Cows Not Moo-ved By Bear

Monday, 26 November 2012

This is the moment a herd of cows turns on a black bear after it attempted to make a meal of a grazing calf. The bear had spotted the calf separated from the group of cows on a 2,200 acre ranch in British Columbia, Canada. But it got more than it bargained for as the mother of the calf and two other cows charged the creature in a bloody battle lasting five minutes.

The enraged bovines took turns to stomp the bear with their heavy front feet, kick out with their back feet and crush it to the ground with their heads. The hungry bear bit one cow on the leg and left another with cuts and grazes on its face. But it was forced to give up under the assault and limped away with a loodied face. Photographer Wayne Ray captured the fight on his ranch near Fort Fraser. The area has had little rain in the last five months, leaving the bear with a scarcity of food.

 Udderly cross: Things aren't going well for the black bear as he is repeatedly kicked and butted to the ground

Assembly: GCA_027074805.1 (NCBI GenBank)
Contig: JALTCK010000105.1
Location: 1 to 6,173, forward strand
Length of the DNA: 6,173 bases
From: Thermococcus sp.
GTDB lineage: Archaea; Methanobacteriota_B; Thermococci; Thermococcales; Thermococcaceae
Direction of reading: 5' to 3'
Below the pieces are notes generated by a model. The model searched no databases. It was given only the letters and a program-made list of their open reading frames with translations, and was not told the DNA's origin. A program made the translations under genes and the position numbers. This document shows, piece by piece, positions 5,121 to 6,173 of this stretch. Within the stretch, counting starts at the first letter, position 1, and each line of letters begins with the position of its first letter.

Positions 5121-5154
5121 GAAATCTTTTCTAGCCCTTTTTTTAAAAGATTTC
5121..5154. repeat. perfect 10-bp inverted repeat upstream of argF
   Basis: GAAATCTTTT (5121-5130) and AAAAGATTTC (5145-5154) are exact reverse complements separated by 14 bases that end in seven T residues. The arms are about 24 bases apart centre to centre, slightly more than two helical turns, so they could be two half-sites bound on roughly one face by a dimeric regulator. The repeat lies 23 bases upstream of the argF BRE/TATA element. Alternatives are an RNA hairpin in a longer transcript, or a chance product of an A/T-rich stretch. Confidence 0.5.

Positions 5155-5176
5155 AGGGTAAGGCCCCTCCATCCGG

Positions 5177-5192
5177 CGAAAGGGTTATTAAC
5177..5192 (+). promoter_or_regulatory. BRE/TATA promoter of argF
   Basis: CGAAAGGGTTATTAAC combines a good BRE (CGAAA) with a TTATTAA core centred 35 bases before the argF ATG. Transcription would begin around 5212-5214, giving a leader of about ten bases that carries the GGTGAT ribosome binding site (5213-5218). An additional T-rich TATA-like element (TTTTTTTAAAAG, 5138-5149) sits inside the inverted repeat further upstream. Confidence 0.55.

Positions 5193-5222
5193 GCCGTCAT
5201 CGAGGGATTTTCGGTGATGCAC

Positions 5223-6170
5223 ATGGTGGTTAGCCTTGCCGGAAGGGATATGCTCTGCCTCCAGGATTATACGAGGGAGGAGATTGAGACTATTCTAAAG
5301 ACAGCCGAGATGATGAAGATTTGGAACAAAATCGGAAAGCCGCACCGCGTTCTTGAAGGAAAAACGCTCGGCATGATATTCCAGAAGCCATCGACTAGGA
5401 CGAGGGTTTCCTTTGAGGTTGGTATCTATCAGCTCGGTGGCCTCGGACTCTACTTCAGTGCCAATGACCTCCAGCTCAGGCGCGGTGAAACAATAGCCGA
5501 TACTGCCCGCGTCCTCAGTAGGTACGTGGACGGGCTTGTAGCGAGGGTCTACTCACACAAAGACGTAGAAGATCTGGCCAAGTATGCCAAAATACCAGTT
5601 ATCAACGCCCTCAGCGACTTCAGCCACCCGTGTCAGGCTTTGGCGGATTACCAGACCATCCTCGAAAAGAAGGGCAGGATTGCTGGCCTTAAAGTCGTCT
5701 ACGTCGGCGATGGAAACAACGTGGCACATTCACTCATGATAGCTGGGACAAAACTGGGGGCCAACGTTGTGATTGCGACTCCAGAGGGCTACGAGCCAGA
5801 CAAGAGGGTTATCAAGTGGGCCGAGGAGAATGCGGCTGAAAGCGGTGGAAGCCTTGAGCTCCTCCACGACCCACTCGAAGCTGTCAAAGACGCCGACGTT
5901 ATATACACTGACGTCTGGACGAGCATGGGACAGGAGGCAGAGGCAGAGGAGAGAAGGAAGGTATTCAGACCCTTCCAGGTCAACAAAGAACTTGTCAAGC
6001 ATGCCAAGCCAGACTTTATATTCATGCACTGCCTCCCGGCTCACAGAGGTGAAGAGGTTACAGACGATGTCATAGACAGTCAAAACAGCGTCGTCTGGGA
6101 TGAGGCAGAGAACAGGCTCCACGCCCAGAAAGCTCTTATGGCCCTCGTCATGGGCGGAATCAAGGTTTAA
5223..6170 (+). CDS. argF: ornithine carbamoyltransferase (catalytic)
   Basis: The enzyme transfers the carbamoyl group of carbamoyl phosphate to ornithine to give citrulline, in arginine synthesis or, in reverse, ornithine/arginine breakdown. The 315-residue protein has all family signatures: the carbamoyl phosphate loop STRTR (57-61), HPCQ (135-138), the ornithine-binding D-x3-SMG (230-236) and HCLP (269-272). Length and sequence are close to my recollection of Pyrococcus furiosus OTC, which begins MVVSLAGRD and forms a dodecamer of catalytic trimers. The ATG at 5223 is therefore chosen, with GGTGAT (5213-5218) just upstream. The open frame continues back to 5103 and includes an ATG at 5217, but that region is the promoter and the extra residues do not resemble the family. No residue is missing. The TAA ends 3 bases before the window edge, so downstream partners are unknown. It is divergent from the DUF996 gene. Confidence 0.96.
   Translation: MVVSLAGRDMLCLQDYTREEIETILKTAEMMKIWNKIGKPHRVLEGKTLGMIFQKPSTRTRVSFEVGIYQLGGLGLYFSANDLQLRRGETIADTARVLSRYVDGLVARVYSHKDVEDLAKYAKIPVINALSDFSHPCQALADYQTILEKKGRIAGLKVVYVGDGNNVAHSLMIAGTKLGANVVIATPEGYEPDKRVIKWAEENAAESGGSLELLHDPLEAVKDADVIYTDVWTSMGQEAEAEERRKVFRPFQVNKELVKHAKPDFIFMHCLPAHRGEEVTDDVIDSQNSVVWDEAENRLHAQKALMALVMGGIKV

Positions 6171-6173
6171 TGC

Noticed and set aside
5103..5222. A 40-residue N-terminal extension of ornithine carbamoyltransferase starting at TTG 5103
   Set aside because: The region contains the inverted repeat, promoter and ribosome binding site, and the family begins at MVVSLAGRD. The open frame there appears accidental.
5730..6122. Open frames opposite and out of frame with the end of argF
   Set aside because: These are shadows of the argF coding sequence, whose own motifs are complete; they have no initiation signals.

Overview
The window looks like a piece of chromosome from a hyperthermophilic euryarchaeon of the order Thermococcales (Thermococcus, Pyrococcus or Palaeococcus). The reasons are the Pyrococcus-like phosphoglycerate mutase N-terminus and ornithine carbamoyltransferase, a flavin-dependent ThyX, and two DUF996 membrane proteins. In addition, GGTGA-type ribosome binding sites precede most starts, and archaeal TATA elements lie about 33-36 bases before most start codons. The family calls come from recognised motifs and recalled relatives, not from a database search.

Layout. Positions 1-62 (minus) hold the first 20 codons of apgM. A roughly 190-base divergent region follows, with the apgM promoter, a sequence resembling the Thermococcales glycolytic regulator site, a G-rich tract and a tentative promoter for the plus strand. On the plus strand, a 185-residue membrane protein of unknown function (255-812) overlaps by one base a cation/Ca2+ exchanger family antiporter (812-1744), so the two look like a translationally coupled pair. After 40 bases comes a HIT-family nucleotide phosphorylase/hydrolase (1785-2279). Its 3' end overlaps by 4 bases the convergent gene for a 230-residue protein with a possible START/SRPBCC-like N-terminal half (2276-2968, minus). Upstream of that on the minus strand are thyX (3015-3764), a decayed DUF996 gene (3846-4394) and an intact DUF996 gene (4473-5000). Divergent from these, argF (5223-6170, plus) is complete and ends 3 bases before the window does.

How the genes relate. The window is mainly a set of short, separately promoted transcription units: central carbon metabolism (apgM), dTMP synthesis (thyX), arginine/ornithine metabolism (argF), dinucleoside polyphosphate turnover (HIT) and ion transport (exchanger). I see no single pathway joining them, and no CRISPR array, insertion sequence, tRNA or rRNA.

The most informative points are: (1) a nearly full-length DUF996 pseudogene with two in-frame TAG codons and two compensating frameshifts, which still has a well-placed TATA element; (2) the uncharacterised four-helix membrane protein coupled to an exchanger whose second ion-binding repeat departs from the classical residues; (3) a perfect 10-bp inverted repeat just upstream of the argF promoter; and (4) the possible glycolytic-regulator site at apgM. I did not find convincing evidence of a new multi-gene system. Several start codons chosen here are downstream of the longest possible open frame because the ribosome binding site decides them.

Mr Ray said: 'This small black bear was wandering around near a small group of cows and their calves in one of our pastures.'The cows were keeping an eye on the bear but they did not seem overly concerned. It was pacing back and forth and wandering in circles like he was confused or could not make up his mind what to do. 'It had lots of opportunities to go back into the trees or to go across the field and away from the cows and avoid a confrontation. 'But he made the mistake of turning toward the large blonde cow's calf. She charged at the bear and knocked it flying. Two other cows joined in immediately. 'The noise was incredible with the thundering of hooves, the vocalising of the cows and calves and the squealing of the bear.'

Bear-ly made it: The injured bear limps off after repeatedly going back to try and attack the calf

He added: 'The bear was young and either incredibly stupid or incredibly hungry, as he was able to get away from the cows three times and then turned and went back for more. 'When the bear finally gave up, he was bleeding from his nose and mouth and had a bit of a limp. He was probably suffering from several broken ribs and maybe some internal injuries. 'We thought the bear might not be able to survive the beating he took from the cows but we have not seen any ravens, bald eagles or other scavengers in the area.'